Which particle sizing technique should I use?
A detailed look into the current techniques. Comparing sieve shaking, laser sizing and dynamic image analysis
Sieve Analysis is traditional and widely used method of particle sizing particles between 20um and 125mm. Before laser sizing and dynamic Image analysis were available, sieving was the only technique used for measuring the size of particles. Still a widely used method due the relatively low cost and set up for obtaining particle size distribution fractions. For particle size distributions, sieving gives the size range of particles within fractions. A typical sieve stack has 8 to 10 fractions and is limited to sizing between those fractions. Small agglomerating particles are affected by physical forces such as fluid bridges, London dispersion forces and electrostatic forces. This limits the use of vibratory or tap sieve shakers. Air Jet sieving can provide some benefit by de-agglomeration, but cannot go below 10um.
Laser Diffraction (LD) is a useful tool to calculate the average area for very small spherical particles from 5mm to 10nm. LD cannot detect less than a 2% difference in PSD and does not perform well for broad range distributions such as 1mm to 1um. The average are of the particle is calculated based on detection of a diffraction pattern and assumes the particles are spherical. Average area data on the average area of all particles, differences in single particles do not stand out. The area based calculation is not comparable to sieving, as sieving data looks at minimum wide of the particles to fit through the sieve aperture.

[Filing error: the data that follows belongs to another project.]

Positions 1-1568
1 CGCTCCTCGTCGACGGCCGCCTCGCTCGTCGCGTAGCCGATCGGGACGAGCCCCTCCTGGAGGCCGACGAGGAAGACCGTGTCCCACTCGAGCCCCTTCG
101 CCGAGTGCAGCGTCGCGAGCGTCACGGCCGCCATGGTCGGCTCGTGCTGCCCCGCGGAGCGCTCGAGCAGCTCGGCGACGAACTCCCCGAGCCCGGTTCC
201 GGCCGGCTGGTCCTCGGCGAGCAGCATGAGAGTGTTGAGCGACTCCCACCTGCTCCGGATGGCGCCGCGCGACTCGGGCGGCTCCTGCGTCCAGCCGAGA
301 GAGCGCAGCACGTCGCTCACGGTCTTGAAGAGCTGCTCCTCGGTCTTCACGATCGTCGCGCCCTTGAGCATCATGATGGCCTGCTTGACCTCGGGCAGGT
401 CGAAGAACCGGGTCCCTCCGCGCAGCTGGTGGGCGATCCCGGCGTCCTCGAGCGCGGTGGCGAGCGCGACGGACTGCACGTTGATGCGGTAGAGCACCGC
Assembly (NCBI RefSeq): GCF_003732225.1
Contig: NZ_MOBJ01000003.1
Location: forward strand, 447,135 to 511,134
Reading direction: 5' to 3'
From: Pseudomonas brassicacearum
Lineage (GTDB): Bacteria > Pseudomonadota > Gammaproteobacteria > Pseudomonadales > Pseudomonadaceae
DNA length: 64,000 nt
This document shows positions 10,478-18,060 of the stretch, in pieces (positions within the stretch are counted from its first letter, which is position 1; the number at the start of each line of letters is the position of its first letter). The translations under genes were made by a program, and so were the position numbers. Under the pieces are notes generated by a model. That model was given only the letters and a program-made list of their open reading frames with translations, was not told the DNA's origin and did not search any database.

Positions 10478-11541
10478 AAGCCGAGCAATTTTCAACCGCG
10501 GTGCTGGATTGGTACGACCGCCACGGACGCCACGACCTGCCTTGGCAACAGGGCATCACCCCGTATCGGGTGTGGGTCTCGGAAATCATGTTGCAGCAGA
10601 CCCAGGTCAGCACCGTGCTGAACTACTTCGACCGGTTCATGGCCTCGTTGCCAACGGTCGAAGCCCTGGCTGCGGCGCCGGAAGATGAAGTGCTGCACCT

Dynamic image analysis
Dynamic Image Analysis (DIA) is unique tool used to calculate the size and the shape of each particle between 0.8um and 30mm. DIA is the only technique capable of providing exact information about the particle size while also considering their shape. Shape characteristics such as aspect ratio, length, width, area, sphericity, Krubein roundness, transparency and more. This means that it is possible to follow the results obtained by other methods and make them comparable, if required. Thanks to the direct measurement of particles, the information content and resolution of DIA are significantly superior to laser diffraction and sieve analysis.